Great writeup Bill. What I love about this film is exactly the subtle way its tone changes throughout, and the way Haneke manipulates our feelings about Erika, who seems by turns viciously cruel and kind of pathetic and pitiful.

My favorite Haneke is Cache, which I'd also recommend as a good place to start. Really, though, I think pretty much all his films are at least worth seeing, and the only one I could do without is Funny Games.

bill r. said...

So Ed, have you seen The Seventh Continent? I've never met anyone, on-line or otherwise, who's seen it.

Ed Howard said...

I've seen it Bill. I still need to catch up with Haneke's TV work and his US remake of Funny Games but otherwise I've seen all his films. I don't regard The Seventh Continent quite as highly as you do, though it's certainly interesting (and harrowing). It's my favorite of his early films, though favorite seems like an especially odd choice of words in talking about that one. There are images from it that are just seared in my brain, especially the money going down the toilet.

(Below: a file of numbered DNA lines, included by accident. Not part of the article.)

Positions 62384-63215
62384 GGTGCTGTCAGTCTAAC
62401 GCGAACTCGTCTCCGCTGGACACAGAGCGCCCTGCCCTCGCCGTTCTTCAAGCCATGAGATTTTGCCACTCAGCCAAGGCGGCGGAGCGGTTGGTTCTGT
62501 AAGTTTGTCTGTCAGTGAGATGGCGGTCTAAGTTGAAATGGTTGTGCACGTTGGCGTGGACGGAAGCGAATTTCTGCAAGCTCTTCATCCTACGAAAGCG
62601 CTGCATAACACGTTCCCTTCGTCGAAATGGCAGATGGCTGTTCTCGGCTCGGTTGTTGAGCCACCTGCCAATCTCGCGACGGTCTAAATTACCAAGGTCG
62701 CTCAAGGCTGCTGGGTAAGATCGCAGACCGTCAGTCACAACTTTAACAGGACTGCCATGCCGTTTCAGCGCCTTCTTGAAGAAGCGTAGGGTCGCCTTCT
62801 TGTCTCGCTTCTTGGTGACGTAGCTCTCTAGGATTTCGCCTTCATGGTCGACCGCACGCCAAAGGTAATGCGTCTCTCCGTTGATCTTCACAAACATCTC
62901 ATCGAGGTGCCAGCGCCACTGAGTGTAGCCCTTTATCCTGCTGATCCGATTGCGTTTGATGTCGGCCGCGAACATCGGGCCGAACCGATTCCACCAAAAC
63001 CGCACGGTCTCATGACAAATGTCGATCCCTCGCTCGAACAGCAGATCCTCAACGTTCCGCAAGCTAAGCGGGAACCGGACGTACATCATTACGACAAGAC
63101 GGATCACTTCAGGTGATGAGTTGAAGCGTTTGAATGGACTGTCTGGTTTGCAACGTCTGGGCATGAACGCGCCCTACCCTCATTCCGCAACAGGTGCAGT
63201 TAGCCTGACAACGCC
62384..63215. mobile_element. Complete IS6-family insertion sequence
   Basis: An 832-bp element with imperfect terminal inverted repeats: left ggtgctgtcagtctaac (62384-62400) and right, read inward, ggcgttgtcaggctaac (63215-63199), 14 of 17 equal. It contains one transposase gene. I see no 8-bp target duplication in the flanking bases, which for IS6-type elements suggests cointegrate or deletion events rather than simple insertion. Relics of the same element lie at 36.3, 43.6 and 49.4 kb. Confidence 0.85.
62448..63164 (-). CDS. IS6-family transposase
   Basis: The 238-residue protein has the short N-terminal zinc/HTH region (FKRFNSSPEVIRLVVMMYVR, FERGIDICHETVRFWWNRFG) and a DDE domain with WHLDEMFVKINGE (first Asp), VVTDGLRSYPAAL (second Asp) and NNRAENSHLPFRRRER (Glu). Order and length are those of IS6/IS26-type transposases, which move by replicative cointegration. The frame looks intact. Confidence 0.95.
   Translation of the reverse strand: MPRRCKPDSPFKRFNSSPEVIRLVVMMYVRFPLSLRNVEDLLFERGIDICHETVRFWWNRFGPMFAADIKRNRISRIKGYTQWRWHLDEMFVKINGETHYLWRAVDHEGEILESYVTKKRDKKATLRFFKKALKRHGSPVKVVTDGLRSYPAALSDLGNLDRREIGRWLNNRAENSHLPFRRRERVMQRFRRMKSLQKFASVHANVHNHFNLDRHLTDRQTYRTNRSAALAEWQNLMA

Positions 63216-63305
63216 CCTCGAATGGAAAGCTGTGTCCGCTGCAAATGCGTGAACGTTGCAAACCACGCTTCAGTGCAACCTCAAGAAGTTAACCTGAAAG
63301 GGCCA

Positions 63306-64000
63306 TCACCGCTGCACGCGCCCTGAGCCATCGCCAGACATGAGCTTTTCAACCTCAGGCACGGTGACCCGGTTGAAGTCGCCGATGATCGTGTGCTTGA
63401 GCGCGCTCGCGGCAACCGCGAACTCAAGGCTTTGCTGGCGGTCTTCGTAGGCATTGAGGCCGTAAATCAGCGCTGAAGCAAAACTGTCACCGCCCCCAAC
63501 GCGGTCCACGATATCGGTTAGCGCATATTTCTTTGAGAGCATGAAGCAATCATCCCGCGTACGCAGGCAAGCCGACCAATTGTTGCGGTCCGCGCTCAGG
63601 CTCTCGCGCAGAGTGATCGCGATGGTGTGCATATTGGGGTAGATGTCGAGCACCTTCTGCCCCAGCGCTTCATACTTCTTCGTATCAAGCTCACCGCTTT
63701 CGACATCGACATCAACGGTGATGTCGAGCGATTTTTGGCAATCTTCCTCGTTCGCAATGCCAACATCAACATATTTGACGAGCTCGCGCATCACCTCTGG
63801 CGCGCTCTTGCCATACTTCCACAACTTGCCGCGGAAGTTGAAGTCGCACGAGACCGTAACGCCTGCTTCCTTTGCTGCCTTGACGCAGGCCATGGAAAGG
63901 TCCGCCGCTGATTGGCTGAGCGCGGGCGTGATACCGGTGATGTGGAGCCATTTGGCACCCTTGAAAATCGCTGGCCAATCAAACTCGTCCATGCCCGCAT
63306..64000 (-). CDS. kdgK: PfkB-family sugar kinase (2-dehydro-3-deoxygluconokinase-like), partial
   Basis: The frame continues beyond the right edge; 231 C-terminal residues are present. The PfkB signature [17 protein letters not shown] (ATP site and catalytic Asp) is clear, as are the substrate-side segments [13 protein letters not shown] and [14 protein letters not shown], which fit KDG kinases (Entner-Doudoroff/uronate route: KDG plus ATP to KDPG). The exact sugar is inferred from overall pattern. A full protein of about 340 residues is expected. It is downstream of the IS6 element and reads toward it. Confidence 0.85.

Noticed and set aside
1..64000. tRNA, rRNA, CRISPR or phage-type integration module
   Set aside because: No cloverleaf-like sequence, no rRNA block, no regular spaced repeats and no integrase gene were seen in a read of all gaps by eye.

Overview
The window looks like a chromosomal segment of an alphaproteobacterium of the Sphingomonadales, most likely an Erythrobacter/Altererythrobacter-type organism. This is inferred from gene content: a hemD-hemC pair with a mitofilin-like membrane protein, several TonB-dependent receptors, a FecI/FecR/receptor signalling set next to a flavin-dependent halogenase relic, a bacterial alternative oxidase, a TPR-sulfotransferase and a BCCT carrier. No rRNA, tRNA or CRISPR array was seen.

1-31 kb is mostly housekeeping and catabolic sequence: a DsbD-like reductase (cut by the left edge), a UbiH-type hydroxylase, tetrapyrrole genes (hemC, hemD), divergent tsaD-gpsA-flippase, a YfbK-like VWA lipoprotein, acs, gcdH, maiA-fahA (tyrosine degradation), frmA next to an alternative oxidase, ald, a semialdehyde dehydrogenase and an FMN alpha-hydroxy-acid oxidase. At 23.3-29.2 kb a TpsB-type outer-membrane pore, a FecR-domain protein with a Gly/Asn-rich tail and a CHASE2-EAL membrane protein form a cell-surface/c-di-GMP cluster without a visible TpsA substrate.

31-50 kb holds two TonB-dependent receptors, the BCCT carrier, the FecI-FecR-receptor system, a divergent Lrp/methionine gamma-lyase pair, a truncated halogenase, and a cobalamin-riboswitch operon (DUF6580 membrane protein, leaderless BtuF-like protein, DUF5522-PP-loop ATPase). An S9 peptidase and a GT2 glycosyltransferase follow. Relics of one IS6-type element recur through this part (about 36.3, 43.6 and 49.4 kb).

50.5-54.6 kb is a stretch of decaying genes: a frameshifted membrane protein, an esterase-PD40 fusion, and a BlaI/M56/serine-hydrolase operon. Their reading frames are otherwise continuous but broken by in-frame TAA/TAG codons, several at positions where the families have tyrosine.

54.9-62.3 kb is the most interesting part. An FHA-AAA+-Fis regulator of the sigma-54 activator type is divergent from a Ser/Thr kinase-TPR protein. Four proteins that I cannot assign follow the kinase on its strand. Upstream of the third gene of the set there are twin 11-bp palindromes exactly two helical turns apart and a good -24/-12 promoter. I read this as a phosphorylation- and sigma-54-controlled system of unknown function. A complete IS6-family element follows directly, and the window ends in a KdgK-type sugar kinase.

In general, though, I prefer his more recent work which seems so much more nuanced and complex. The Seventh Continent and Benny's Video are, to me, kin of Funny Games, in that they're tightly constricted formalist journeys towards this inevitable destination of ruin and destruction, very hopeless films, pretty much cries of despair at the condition of world. In his more recent films, you can see him offering more opportunities for free will, more openness, and even if his characters still head towards destruction, you can see that the journey is no longer this rigid straight line with no escape, that there were paths branching off along the way that the characters simply chose not to take. All his films deal with the way people live and die in a cruelly capitalist world, but his recent films (especially the great Cache and Time of the Wolf) seem so much less didactic about it.

Patricia Perry said...

This movie disturbed me greatly,but it also increased my appreciation of Isabelle Huppert. Her performance is so brave. She goes to such dark places with the character and does it so unflinchingly.

bill r. said...